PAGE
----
Cebuanos want archbishop beatified
CEBU—Exalting Pope Francis as a model of being down-to-earth, many Cebuanos are hoping that one of their own—a bishop known for his self-abnegation and charity—will finally be raised to the honors of the altar.
The Archdiocese of Cebu has formed a commission to study the life and virtues of Archbishop Teofilo B. Camomot to advance the cause for his beatification.
Camomot was known for his kindness, simplicity and generosity. He would not even hesitate to give his pectoral cross (a cross worn on the chest by a prelate) and his bishop’s ring to those who needed his help so they could pawn the sacred items.
His service to God spawned more than 45 years, starting in 1941, when he was ordained, up to 1988 when he died in a vehicular accident.
But Camomot never thought of becoming a priest. He merely wanted to become a farmer because he came from an agricultural community in Barangay Cogon in Carcar town, also in Cebu.
Born on March 3, 1914, Camomot was the third son of a parish notary and a housewife.
After finishing elementary school, he wanted to go to Mindanao to enroll in an agricultural school there. But his parents objected for fear that he might just become anybody’s errand boy. They knew that Camomot was an obedient child who didn’t know how to say no when someone asked his help.
His half-brother, Fr. Diosdado Camomot, intervened and convinced him to enter the seminary.
Teofilo was ordained on Dec. 14, 1941. Since then, he had been faithful to his vows, not only by preaching the name of Jesus Christ but also by acting as an alter-Christus in deed.
He was a pastor of souls, a true shepherd who also looked after the material needs of his flock.
After World War II, he was assigned as the parish priest of Talisay town. There, he did not only rebuild the St. Teresa of Avila church, which was destroyed by a bombing raid. For 12 years, he also rebuilt the living Church—the people—by conducting missions even up to the far-flung areas to bring his flock closer to God.
It was in this parish assignment when his extraordinary generosity became prominent.
Parishioners would approach him with various concerns. Those who needed his reassurance would receive kind words of encouragement. Those who needed more than just spiritual comfort never went home empty-handed.
He was quick to dig into his pocket and never hesitated to give whatever he had, even if it was his last money bill.
One anecdote has it that while doing mission work in a mountain barangay in a sutana (robe), he passed by one toddy gatherer on a coconut tree wearing shabby pants. Camomot gently called the man down, took off his own pants and gave it to the poor farmer.
The man was bewildered, but it was the priest’s own nature to give away things he thought were most needed by others.
In 1955, Camomot was consecrated bishop following his appointment as auxiliary bishop of Jaro District in Iloilo. While his parishioners in Talisay were saddened by his departure, they were happy to share him with a “bigger flock” in Iloilo.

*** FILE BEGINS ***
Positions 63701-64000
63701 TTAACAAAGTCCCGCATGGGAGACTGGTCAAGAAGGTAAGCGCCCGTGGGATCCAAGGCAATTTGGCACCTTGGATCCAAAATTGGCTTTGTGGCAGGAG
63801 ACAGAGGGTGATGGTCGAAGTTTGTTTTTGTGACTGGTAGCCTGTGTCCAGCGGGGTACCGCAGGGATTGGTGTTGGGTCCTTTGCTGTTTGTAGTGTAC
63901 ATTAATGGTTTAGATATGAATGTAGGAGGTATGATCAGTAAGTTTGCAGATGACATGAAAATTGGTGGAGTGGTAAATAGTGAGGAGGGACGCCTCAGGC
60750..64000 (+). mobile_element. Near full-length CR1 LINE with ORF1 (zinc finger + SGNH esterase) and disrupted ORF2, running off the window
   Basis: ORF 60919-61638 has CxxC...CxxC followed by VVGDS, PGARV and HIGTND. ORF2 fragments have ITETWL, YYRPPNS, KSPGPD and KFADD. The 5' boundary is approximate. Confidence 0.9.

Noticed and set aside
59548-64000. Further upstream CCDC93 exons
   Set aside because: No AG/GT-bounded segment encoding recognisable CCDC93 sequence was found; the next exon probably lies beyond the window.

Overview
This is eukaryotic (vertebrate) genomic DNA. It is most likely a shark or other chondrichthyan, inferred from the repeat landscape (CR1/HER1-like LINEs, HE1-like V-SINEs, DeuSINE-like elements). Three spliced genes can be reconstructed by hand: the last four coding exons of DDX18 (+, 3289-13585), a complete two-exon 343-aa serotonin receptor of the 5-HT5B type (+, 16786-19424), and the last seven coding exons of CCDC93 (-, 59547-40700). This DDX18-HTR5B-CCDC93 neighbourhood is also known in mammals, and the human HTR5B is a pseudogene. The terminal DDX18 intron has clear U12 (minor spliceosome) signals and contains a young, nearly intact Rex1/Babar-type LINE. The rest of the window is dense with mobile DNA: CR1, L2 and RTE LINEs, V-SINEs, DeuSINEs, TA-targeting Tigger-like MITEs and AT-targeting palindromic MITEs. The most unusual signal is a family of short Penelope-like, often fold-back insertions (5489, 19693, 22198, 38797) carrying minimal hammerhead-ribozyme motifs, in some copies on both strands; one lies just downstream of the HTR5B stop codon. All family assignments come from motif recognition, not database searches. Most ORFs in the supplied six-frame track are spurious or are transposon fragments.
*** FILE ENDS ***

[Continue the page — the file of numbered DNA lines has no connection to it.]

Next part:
Three years later, he became coadjutor archbishop of Cagayan de Oro City.
Despite his elevation, Camomot remained meek and charitable.
Former seminarians, who are now priests, recalled that they would approach him on the pretense of borrowing money and that the bishop would willingly lend them the amount even if he knew they would never repay him.
If he had run out of money and a poor man would approach him, he was ready to give his pectoral cross to be pawned. If the cross had been given to another person who came earlier for help, he didn’t hesitate to part with his bishop’s ring.
“My ring is made of gold, you can sell this,” he would say in Cebuano.
He later returned to Cebu after his resignation as coadjutor archbishop of Cagayan de Oro in 1968 following a kidney surgery.
The Cebu Archdiocesan office, however, would receive calls from some pawnshop personnel that Camomot’s episcopal jewelry were again pawned.
While his generosity was legendary, he never neglected his duties as a priest.
He would wake up at 3 a.m. to pray. After celebrating Mass, he would sit at the confessional to wait for penitents.
Even when he took short vacations, he would simply not stay home, preferring to go around the neighborhood to hear confessions.
Even at home, people who sought his help were not turned down—to the consternation of relatives.
He was already in his 70s yet he continued to hold Mass in faraway barrios belonging to his parish or respond to calls from people with ailing relatives.
His last parish assignment was his hometown in Carcar in 1976 where he directed the concerns of the Daughters of St. Teresa (DST), a congregation based in Barangay Valladolid which he founded while he was parish priest of Balingasag, Misamis Oriental.
Besides gaining approval from Rome as a full-fledged religious congregation, the DST sisters whose charism is centered in running schools and giving catechesis, has also branched out into several congregations based in the cities of Cagayan de Oro, Davao, Bacolod and Tagbilaran.
Camomot died on Sept. 27, 1988, when the car he was riding in figured in a collision in San Fernando, Cebu.
His funeral cortege was the biggest ever to be witnessed in the whole province. According to a news report, about 10,000 communion wafers were distributed at the funeral Mass, but the number who received communion was just a fraction of those who were there.
He was laid beside his brother, Diosdado. People who remembered his generosity always come to light candles or lay flowers at his grave.
Several years later, the nuns of St. Teresa wanted to transfer his remains from the family mausoleum to their mother’s house in Barangay Valladolid.
They were surprised to see his body intact.
Instead of placing his bones in a simple wooden box, another coffin had to be quickly brought in to hold his body in place which had defied decomposition.
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